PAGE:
I agree it's pretty neat, but do they have this data in a more readable form? As in one, that doesn't have a million cartoon images interspersed with one sentence? I don't mean to be a crank, but I found it difficult to read. Even more so than the regular site!
You do realize that new accounts don't get mod points right away, right? That's to prevent exactly what you're describing. I would wager most of the modding up or down was done by relatively established slashdotters with sufficient karma.
(scroll up to "Who")
Came here to post the same thing. I ended picking other, then typing "none" in the text field. GIGO? I quit answering questions because of that.
Slashdot editors not doing their job again?
And what happened to the submission regarding the Chattanooga shooting?
Censorship raising its ugly head in Slashdot??
Take a chill pill, you anonymous cranks! This is a tech-oriented website. Having a 3D printed titanium skull transplanted into a living human is completely appropriate for slashdot. You know what really is off-topic for
Or if public transpo even goes to places you need to go. I don't want to walk 40 minutes to the grocery store only to walk 40 min back to the stop (and then waiting 20 min at each stop while transfer).
That said, I already take public transportation >5x days a week, exactly because it is convenient for me.
Dude, the kid broke a couple of thermometers in a school. If the "mercury" in vaccines autism, then that entire school, nay, perhaps the entire town is at risk for contracting autism! Of course they panicked, they needed to prevent an epidemic!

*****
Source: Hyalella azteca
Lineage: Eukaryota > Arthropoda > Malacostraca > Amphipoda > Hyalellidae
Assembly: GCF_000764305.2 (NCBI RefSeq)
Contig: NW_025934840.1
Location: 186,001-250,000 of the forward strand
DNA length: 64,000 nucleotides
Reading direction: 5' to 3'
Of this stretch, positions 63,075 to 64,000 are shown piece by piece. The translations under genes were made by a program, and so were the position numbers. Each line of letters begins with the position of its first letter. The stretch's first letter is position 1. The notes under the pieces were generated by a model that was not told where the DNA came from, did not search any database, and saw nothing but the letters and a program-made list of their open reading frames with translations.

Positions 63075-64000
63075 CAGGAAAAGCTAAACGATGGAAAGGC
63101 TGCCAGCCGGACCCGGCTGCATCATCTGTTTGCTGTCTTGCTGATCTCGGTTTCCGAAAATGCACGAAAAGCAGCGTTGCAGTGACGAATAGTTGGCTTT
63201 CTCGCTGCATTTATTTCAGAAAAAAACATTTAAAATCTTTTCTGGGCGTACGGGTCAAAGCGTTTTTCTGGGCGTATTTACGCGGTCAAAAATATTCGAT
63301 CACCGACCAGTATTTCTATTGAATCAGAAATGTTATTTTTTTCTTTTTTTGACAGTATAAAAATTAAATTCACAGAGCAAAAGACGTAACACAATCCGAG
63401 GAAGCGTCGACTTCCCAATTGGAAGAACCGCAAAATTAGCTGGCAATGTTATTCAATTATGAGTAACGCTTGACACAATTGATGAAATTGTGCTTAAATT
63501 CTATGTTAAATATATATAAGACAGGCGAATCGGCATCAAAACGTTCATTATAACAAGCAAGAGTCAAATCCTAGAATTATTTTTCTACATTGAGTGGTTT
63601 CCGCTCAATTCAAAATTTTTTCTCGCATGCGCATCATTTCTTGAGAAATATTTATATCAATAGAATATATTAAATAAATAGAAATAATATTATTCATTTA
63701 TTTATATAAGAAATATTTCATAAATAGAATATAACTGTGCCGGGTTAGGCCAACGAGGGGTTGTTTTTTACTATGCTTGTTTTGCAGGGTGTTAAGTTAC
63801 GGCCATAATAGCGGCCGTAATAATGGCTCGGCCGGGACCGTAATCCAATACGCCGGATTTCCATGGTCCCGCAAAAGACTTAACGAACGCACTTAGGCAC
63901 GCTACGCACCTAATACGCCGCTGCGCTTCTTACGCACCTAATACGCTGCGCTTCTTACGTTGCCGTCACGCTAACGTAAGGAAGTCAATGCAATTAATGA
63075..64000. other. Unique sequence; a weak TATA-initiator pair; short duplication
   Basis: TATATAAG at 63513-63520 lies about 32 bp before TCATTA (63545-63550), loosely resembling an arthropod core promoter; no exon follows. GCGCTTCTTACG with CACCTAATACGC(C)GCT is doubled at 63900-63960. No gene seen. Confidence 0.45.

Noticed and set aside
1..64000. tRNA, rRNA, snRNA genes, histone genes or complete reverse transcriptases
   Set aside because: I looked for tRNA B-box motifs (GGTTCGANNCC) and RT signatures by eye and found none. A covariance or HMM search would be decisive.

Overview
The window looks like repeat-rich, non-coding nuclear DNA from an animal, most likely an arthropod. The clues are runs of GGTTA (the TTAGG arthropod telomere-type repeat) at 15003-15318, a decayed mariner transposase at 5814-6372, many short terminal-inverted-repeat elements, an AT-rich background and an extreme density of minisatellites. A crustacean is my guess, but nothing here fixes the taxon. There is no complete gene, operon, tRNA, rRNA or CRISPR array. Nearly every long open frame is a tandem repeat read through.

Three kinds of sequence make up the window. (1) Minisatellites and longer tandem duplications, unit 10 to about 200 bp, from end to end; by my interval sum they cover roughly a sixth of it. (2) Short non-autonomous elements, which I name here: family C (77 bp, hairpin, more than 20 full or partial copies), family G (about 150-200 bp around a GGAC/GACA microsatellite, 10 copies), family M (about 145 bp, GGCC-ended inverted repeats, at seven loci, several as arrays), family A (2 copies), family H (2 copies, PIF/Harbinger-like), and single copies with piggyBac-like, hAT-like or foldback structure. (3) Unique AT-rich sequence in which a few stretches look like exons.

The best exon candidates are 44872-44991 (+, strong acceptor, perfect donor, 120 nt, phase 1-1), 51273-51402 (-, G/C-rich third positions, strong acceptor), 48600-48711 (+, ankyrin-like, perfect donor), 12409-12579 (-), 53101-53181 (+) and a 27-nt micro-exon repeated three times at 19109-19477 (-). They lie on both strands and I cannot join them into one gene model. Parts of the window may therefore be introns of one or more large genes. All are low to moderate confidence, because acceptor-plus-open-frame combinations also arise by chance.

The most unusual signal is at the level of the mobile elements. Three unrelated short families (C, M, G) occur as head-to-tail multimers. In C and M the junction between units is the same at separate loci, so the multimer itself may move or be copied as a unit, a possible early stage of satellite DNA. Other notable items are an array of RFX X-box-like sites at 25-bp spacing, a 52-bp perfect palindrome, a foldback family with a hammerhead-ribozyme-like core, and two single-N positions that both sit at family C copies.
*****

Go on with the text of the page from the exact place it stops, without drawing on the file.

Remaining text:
I'm gonna go out on a limb here, but I'm going to guess... his parents?
I agree with others, that while he might have technically broken the law, there was no real moral rule/law/whatever to break. He was essentially sifting through garbage. Yes, we can quibble over the legal definition of garbage, but the building was abandoned. This is almost a non-story to me. Kid likes science and wants to go ChemE. He starts experimenting on his own and gets nabbed while scavenging for parts. Police investigate (as they should), and find no threat. The end. BFD.
Yeah, the cost of prostate biopsies should go down somewhat. As a specialty, Pathology has gotten whacked in recent years on reimbursement rates. The current rule for reimbursements on prostate biopsies was finalized in Jan for 2015. I posted a link, but you may need to agree to TOS, etc. If so, look up code G0416 which is for prostate biopsies of any amount. Medical billing is a cryptic and mysterious art and I'm (thankfully?) shielded from that, but as near as I can tell it's going to cost somewhere between $200-$500, plus whatever the surgeon charges (code 55700?), etc.
You clearly have a different idea of what economic value means versus hospital admins and department chairs. Look up the concept of RVU's and you'll see why coming in to work, no matter what, will continue (because it is economically incentivized). Only a TREMENDOUS amount of social change will overcome that.
Check out this thread...
Yes, I'm a physician in real life and yes, this mentality disgusts me.